The *dependant.zip* or *dependant.rar* is the environment for building testing application running on Windows, to know more in detail, please refer to *readme.txt* in compressed file *redistribution.rar* or *redistribution.zip*.

## Introduction

The algorithm introduced in this tip and provided in C++ code has time complexity of O(N*LogN), the basic idea is from here, sweepling line is pivotal, and sweepling line enables computer vision for triangulating the polygon. In addition, this algorithm provides a solution for self-intersected polygon and with correspondingly 2 ways of triangulation, one for even-odd fill mode, the other is for winding fill mode. For more details, please refer to *libtriangulation.h*.

The image above shows the testing application of this algorithm running on Windows, all the testing functions can be initivated by the buttons on the toolbar, buttons marked as "`I`

", "`F`

", "`D`

" are for testing triangulation algorithms corresponding to data type of "`integer`

", "`float`

", "`double`

" respectively, button marked as "`E`

" and "`W`

" are for setting the fill mode to be "`even-odd`

" and "`winding`

" respectively. Lastly, button marked as "`A`

" is for initiating a built-in case test. To use this application: Firstly, use mouse to create a polygon, Secondly, set the fill mode with button either marked as "`E`

" for even-odd or marked as "`W`

" for winding, thirdly press button "`I`

", "`F`

" or "`D`

" to run the triangulation algorithm with polygon input generated by mouse and with preset fill mode, then in the left view, it draws the expected filled polygon and in the right it draws the triangles generated by the algorithm; the left view is painted by GDI, and the right view is painted by OpenGL, since the coordinate system of OpenGL supports floating points, therefore it can sufficiently test on this algorithm. when an item in the list view is selected, then the corresponding triangle will be highlighted in red. Technically, this algorithm supports all the signed number data type, however, practically it works the best with the maximum precise data type----`double`

type. By comparison of the left and right view optically, we can confirm if the algorithm works correctly.

## Background

Polygon triangulation is an important topic in 2d computer graphics, working with triangles is more convenient than working with various kinds of polygons, as an extension triangle also defines a plane, therefore it is geometrically significant for 3d graphic engines, furthermore the OpenGL and direct3d are making triangle as one of their graphical primitives. Motivation of this algorithm is for optimizing the polygon rending by utilizing the graphical hardware, hence OpengGL is one of the options, using this algorithm triangulates the polygon, and generates the triangles, and then send the triangles away to the graphical hardware with OpenGL, to maximally utilize the graphical hardware. The interface of the algorithm is designed seamlessly for graphical engine, with 2 types of polygon fill-mode supported, one is `Even-Odd`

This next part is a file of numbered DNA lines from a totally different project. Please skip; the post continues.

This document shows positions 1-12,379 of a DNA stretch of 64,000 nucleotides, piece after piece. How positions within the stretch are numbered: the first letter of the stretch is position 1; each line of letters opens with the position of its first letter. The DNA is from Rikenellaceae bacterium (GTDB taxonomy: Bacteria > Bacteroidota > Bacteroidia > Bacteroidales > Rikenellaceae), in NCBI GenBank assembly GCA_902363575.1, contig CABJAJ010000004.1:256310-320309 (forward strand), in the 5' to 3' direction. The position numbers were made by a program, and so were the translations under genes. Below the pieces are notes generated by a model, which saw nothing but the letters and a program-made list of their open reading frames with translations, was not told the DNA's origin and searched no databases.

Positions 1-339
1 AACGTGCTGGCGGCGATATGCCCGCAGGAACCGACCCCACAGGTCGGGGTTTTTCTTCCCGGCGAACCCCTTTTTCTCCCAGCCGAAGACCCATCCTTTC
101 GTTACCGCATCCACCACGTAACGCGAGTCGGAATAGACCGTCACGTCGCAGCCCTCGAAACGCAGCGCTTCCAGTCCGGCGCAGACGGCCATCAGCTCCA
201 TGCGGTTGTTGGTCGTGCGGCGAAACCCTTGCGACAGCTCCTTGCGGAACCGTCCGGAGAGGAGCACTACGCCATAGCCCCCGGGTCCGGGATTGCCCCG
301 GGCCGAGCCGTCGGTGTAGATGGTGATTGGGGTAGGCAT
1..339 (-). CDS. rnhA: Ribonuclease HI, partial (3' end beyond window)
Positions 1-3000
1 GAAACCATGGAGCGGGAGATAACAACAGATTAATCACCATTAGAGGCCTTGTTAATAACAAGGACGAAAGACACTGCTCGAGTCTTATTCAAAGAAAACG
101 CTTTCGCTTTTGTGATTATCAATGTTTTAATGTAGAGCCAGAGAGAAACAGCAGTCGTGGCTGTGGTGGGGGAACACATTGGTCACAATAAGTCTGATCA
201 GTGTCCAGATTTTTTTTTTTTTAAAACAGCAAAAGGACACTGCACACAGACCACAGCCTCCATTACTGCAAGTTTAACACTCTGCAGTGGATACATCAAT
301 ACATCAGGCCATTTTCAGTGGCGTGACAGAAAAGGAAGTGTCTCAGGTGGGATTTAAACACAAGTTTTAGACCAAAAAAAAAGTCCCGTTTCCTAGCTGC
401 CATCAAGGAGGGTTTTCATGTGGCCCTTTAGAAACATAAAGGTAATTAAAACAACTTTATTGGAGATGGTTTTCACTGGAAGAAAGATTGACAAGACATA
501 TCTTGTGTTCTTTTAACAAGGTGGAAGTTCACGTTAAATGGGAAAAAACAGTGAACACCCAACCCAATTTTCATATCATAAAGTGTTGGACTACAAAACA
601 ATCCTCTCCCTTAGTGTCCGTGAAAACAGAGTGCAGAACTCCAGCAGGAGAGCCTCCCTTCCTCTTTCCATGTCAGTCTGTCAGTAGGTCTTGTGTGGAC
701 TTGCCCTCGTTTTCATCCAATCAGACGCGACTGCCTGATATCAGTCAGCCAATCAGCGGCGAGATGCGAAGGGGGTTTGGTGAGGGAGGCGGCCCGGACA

, the other is `Winding`

. For more information about these 2 types of filling mode, you can refer to this link for winding, and this link for even-odd.

## Using the Code

The triangulation algorithm is wrapped in a standalone dynamic link library, the interface of the library is defined in file *libtriangulation.h* (*$Package\libtriangulation\triangulation\src\libtriangulation.h*). Using the library can be depicted in the following pseudo code:

Polygon2D_f polygon;
Triangles_f *triangles = NULL;
polygon.num = 3
polygon.points = new Point2D_f[3];
polygon.points[0].x = 0;
polygon.points[0].y = 0;
......
if (GenerateTriangles_f(&polygon, Even_Odd, &triangles) > 0)
{
for (unsigned int i_tri = 0; i_tri < triangles->num; i_tri ++)
{
const Point2D_f &pt1 = triangles->pts[i_tri][0]; const Point2D_f &pt2 = triangles->pts[i_tri][1]; const Point2D_f &pt3 = triangles->pts[i_tri][2]; }
ReleaseTriangles_f(triangles);
}
delete [] polygon.points;
polygon.points = NULL;
polygon.num = 0;

For more information about how to use the library through the interface, please refer to *ListPoints_i.h*, *ListPoints_i.cpp *(in folder *tester_win*), particularly to function `CListPoints_i::GenPolygon_f`

, this function converts the MFC list of points to `Polygon2D_f`

; or the file *mock_vega.h*, *mock_vega.cpp*, *cases.h* which works on linux.

It's recommended to use `tester_win`

to learn, test, and evaluate the algorithm; `tester_win `

runs on Windows 7.0 with OpenGL 3.0 minimally. Once the algorithm works abnormally (comparing the left view and right view, it has obvious difference), then save the file as a case, and send it to wwxhero@163.com, so that I can analyze it later.

## Points of Interest

The calculation error can overturn the logic, the theoretical stance of this algorithm was neglect to CPU calculation error, and this issue is critical especially with data type “`int`

”, and for the cases the algorithm failed to triangulate the polygon are mostly caused by calculation error, therefore the implementation of the algorithm should use the logic calculation to replace arithmetic calculation if possible. While for the cases that the algorithm fails, please save the testing data to a file and send it to wwxhero@163.com.<o:p>

The algorithm will have poorer performance if there are dense points in a small region than the rasterization algorithm.

## History

- 24
^{th} Jan, 2016: Bug fix: For the multiple overlapping edges intersecting in a single vertices geometrically, the winding number is not correctly calculated. - 24
^{th} Jan, 2016: Port latest update to linux - 17
^{th} Jan, 2016: Code complete for winding mode triangulation - 10
^{th} Jan, 2016: Do not offset vertices during re-routing in order to avoid calculation based on error values - 6
^{th} Jan, 2016: Bug fix: intersection test in even-odd mode - 14
^{th} June, 2015: Initial version